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27 Cards in this Set

  • Front
  • Back
Define: tort.
A civil wrong, other than a breach of contract, for which the offender must pay damages.
What kind of tort would be classified as a "deliberate wrong"?
What kind of tort is classified as "inadvertent or accidental wrong"?
Negligent tort.
What is strict liability?
Wrongs for which the offender is held liable regardless of his motivation or ability to prevent the injury.
Define: negligence.
Conduct that falls below the legally established standards of careful behavior and thereby causes injury to others.
4 Negligence Requirements.
1= Proof of injury.

2= Proof of cause of injury.

3= Proof that defendant breached a duty of care owed the plaintiff.

4= Proof that breach of duty of care by defendant proximately resulted in the injury to the plaintiff.
If the negligent conduct of the defendant does not result in harm to anyone else, is the defendant liable?
What does it mean when a case is dismissed "with prejudice"?
The action can't be brought again.
Why is the plaintiff suing in the Smythe v. Red Cross case?
Because Smythe found out that she was HIV + after receiving a blood transfusion from the hospital and believes that they did not run all of the proper tests on the blood.
What was the ruling in Smythe v. Red Cross?
In favor of defendant, because defendant did not show negligence and performed all duties promised in contract.
4 elements of actionable negligence
1= Duty to exercise reasonable care.

2= Breach of duty to exercise reasonable care.

3= Proximate (or legal) cause.

4= Actual harm.
What is the issue in Michnik v. Gordon's Liquors?
Whether a 3rd party is liable and blamed for negligence in the case of a minor drunk driving accident resulting in death.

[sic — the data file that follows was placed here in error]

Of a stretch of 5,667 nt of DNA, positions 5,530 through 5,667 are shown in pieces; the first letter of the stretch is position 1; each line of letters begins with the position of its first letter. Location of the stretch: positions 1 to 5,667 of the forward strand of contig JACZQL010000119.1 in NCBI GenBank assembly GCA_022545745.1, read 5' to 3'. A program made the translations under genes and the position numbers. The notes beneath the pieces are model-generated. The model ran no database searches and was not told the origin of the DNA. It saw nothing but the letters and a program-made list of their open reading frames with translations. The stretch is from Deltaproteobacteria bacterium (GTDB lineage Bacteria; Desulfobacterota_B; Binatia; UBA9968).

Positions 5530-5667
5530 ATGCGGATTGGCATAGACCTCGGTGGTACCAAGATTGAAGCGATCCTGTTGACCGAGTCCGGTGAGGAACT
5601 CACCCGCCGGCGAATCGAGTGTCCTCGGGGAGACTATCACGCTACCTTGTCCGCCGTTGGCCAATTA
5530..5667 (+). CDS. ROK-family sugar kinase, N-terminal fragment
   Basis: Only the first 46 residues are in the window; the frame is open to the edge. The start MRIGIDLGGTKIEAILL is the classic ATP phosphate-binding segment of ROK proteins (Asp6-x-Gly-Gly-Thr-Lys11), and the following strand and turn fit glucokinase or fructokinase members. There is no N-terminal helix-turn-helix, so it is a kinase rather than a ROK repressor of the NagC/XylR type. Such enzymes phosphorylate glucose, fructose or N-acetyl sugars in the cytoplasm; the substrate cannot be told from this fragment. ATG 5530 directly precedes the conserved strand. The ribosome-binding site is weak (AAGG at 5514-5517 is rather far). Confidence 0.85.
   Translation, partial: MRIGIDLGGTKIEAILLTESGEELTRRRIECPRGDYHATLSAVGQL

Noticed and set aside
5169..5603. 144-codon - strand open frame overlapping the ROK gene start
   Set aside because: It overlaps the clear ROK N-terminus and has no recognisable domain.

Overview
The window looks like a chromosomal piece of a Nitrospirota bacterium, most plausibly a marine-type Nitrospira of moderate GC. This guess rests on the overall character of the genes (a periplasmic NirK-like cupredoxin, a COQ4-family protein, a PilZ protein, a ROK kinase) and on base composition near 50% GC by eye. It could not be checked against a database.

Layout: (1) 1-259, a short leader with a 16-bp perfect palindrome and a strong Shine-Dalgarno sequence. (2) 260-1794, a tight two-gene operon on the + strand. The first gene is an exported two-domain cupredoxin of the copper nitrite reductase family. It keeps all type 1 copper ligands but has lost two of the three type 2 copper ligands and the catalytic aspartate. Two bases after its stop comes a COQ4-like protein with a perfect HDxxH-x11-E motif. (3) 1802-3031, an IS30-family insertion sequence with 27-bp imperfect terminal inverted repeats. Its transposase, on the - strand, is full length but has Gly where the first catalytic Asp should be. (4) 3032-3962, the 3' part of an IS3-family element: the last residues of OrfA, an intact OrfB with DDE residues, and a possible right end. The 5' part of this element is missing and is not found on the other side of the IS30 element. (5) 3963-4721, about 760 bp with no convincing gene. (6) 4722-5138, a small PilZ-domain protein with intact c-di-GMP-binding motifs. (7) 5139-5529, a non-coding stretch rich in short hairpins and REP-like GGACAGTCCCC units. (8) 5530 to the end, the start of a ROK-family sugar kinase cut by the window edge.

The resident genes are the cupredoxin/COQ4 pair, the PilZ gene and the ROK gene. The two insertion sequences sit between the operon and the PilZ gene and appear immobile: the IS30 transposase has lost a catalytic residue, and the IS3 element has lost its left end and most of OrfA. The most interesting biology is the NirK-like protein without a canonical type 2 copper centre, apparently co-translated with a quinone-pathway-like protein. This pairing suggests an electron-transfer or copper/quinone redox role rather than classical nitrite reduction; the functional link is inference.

How did the court rule in the Michnik v. Gordon's Liquors case?
In favor of plaintiff because there was enough evidence in this case to show that the death involved was a likely consequence of defendant's negligence.
How long is the statute of limitations for medical malpractice?
2 years.
How long is the statute of limitations in other forms besides medical malpractice?
3 years.
What is the hardest to prove element of actionable negligence?
Breach of duty.
What is proximate cause?
A cause that directly or with no intervening agency produces an effect.
What is the issue in Hosein v. Checker Taxi?
Whether Checker was under a common law duty to protect taxicab-lessee from the criminal acts of 3rd parties while using the cab.
What is the holding in Hosein v. Checker Taxi?
In favor of defendant because at common law, in the absence of a special relationship between defendant and the injured person, there's no duty imposed upon defendant to protect an injured party against the criminal acts of 3rd parties.
What is are 2 examples of a "common carrier"?
Bus or cab.
Who is the appellant in the Beauchene v. Synanon case?
Who is the appellee in the Beauchene v. Synanon case?
What is the issue in Beauchene v. Synanon?
Whether defendant was under duty of care to plaintiff because of escaped prisoners' gunshot wounds to plaintiff.
What is Gov't Code Sect 845.8?
Establishes that a public entity/employee enjoys absolute liability for injury caused by ... escapee, arrested person, person resisting arrest, etc.
What is the holding in Beauchene v. Synanon?
In favor of defendant to prevent the hinder in development of innovative criminal offender release and rehab programs.
What is the issue in McMahon .. v. St Croix Falls School?
Whether the school district owed plaintiff a duty of care by not calling to notify that Andrew was not in school, and whether this breach of duty caused plaintiff to prevent their son from committing suicide.
What is the ruling in McMahon v. St Croix Falls School?
In favor of defendant because even if defendant had called, the suicide is an intervening and superseding cause and too remote from the negligence to render the district liable.